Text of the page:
There was a moment earlier this week, during writer Mac Rogers’ Reddit AMA, when someone asked why he built his sci-fi podcast Steal the Stars around a hardened veteran instead of the “new kid on the block.” Director Jordana Williams jumped in to talk about Rogers’ subverting of noir tropes, how Dakota Prentiss—whose brain and heart listeners spend equal time in—has the more hardboiled perspective, so we’re inclined to trust her. Her lover Matt Salem, by contrast, “is alluring, but his background and perspective are fuzzier, so his motivations are the ones we question.”
Suddenly, something clicked after seven weeks of listening, and it was all I could do to keep from grabbing someone and shouting, or tweeting, Matt is the femme fatale! MATT IS THE FEMME FATALE! And I’m not even a noir fan. That’s just the fun of taking in Rogers’ work: he writes on so many layers that there’s something for everyone. You just have to tune the dial until you hit upon the frequency perfect for you.
While this piece discusses only light spoilers related to the podcast, feel free to discuss larger spoilers in the comments.
Steal the Stars contains multitudes in its description alone: it’s a sci-fi noir heist love story (say that three times fast) about two soldiers guarding Moss, the seven-foot-tall (and maybe-alive, maybe-dead) alien at Roswell-like institution Quill Marine, who fall in love and plot to steal the secret of said alien’s existence in order to flee their situation and pursue their love out in the real world. But halfway through the series’ 14-episode run, we’re only just getting to the heist. You may be wondering, then, what the hell has this series covered in three and a half hours of content?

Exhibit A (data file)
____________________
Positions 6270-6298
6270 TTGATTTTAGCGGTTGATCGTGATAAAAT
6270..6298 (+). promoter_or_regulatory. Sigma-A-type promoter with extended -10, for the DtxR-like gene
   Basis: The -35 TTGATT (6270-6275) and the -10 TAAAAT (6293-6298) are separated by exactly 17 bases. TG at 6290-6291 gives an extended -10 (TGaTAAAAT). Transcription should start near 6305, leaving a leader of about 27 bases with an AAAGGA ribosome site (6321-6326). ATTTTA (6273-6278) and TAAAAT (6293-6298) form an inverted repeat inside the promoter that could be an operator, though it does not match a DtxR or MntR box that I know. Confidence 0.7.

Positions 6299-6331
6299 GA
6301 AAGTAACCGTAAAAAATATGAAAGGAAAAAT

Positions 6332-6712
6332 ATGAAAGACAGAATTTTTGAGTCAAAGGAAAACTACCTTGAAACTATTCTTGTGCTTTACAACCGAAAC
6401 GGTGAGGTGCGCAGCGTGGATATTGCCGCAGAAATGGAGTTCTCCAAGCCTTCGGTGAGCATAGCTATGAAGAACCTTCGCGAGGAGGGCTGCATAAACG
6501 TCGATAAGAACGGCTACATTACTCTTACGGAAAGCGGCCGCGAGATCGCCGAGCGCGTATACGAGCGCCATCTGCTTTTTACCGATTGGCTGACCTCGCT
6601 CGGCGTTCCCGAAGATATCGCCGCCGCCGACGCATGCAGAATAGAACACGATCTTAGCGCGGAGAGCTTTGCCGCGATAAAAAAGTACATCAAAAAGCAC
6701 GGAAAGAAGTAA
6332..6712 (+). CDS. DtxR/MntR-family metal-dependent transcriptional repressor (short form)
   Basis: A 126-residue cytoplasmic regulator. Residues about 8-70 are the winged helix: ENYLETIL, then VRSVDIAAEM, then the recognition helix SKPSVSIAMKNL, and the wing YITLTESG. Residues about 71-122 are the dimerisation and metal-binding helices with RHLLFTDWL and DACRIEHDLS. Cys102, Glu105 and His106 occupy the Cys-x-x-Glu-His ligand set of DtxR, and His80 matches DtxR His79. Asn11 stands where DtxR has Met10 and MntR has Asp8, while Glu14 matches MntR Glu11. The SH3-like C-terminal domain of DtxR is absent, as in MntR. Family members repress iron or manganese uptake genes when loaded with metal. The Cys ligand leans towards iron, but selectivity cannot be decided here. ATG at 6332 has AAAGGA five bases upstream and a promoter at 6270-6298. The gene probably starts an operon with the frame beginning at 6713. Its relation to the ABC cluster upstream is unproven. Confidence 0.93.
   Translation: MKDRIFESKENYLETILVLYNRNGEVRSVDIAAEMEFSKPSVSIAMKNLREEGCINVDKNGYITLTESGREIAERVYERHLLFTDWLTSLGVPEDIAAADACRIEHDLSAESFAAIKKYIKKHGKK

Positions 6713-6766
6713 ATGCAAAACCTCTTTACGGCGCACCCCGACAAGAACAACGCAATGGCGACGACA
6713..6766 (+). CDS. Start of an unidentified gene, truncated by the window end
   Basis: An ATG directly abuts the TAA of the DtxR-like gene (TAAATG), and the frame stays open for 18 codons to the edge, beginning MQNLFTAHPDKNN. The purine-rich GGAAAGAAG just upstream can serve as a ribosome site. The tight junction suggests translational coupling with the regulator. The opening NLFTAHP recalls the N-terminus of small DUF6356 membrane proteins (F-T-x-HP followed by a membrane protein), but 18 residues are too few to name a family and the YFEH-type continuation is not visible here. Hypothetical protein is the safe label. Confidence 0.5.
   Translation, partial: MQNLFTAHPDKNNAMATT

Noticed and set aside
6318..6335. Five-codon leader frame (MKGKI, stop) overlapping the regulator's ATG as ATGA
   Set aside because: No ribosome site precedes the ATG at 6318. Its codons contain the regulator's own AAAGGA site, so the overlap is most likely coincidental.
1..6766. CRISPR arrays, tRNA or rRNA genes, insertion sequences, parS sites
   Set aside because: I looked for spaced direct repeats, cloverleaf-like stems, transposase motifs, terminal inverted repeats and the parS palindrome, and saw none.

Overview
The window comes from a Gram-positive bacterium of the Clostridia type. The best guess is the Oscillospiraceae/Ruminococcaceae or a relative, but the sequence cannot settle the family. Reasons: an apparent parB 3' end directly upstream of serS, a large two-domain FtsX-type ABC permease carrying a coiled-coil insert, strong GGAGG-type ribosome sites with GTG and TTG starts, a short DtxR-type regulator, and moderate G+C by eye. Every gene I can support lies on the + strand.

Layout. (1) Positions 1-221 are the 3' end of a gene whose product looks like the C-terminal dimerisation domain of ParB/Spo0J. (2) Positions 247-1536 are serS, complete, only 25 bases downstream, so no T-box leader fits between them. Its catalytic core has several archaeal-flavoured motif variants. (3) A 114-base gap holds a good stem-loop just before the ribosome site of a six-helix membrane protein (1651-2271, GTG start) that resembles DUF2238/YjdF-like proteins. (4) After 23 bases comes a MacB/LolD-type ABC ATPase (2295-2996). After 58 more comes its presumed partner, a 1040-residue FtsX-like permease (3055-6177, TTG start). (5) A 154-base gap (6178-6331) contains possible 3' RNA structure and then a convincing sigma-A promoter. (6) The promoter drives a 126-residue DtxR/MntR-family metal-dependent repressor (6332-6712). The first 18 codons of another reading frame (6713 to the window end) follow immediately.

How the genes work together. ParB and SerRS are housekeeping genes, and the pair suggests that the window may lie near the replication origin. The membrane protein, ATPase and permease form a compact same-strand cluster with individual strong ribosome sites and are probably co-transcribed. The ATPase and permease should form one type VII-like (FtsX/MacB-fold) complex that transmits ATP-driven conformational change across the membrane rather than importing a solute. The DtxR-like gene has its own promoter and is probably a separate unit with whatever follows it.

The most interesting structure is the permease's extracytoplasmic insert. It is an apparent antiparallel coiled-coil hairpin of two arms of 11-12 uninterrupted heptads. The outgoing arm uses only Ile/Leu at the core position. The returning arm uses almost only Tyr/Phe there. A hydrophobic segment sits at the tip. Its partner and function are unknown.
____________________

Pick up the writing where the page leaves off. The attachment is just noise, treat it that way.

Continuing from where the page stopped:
- Plenty of noir tropes that invoked the genre without the need for saxophone music or clichéd narration, instead engaging with characters who grapple with the moral dilemma of what is owed to them and when it’s time to get out.
- A whole side discussion of clickbait news and how easy it is to fabricate supposed truths on the internet that hit me, as a pop culture writer, especially hard.
- A number of not exactly plot twists but plot reversals—subversions, sneaky little devastating moments that as a writer, after the fact, I thought oh, of course, but as a listener, during, I had the breath knocked out of me.
- Sex scenes that were never extraneous to the plot and were, dare I say, so hot that I felt as if I should have been listening to them in a steamy bath with a glass of wine instead of standing on the subway during rush hour. (The podcast equivalent of the Saga or Sex Criminals effect.)
- A curious alien artifact and the very ominous human intentions for it.
- Chilling deaths and the constant reminder of the culture of violence these characters exist in.
- New characters halfway through the series who I want to follow into their own side podcasts.
- Single conversations that are worth listening to the entire series for, from talented actors who are New York independent theatre mainstays and should be in every audio drama going forward. (Listen to Patty when her Achilles heel is struck, or Grant when he finally speaks up, or Lloyd confessing how he identifies with Moss, and tell me you aren’t moved by a single one of those moments.)
- A half dozen moments of doubt that Dak and Matt’s love is something real, inhabiting Dak’s anxiety over why this beautiful, mysterious man would choose her, someone older and hardened by violence and not the typical romantic heroine of these stories.